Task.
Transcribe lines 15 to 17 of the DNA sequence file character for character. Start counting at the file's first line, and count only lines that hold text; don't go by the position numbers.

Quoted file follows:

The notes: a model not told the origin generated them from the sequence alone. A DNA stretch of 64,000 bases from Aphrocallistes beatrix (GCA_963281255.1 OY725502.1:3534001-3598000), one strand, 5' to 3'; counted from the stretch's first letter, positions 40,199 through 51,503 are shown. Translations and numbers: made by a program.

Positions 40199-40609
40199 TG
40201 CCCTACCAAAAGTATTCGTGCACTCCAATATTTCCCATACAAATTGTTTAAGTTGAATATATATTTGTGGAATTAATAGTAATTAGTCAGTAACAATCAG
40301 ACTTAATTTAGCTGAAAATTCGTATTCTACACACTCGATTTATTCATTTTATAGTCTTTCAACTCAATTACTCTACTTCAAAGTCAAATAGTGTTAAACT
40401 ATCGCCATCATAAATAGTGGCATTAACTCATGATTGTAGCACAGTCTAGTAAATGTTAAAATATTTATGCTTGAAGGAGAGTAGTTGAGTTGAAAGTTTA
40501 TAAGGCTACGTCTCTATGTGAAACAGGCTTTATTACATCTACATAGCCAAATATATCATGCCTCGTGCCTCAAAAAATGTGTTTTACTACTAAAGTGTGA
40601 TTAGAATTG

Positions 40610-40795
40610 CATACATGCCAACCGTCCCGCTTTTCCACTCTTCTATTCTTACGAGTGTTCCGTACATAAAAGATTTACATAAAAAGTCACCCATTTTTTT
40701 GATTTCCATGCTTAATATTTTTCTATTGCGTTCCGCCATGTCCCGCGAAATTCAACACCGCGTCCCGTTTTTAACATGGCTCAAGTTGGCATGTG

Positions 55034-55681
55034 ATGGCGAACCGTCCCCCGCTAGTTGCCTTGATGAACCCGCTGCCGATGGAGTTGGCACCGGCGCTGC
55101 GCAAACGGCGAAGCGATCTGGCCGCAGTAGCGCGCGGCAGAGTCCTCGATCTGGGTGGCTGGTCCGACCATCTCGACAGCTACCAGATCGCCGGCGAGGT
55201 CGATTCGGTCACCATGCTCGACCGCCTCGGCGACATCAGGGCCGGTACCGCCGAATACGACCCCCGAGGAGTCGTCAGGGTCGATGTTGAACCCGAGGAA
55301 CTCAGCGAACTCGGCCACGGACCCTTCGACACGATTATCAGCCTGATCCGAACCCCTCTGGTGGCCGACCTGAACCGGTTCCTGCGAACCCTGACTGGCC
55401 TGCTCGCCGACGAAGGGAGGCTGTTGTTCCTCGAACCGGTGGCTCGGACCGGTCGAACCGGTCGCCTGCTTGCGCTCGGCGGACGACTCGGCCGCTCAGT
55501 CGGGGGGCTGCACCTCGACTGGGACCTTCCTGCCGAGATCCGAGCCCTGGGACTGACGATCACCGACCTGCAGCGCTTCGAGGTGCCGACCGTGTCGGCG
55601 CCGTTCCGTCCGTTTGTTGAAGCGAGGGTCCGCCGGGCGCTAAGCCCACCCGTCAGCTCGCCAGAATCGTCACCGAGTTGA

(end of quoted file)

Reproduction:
55201 CGATTCGGTCACCATGCTCGACCGCCTCGGCGACATCAGGGCCGGTACCGCCGAATACGACCCCCGAGGAGTCGTCAGGGTCGATGTTGAACCCGAGGAA
55301 CTCAGCGAACTCGGCCACGGACCCTTCGACACGATTATCAGCCTGATCCGAACCCCTCTGGTGGCCGACCTGAACCGGTTCCTGCGAACCCTGACTGGCC
55401 TGCTCGCCGACGAAGGGAGGCTGTTGTTCCTCGAACCGGTGGCTCGGACCGGTCGAACCGGTCGCCTGCTTGCGCTCGGCGGACGACTCGGCCGCTCAGT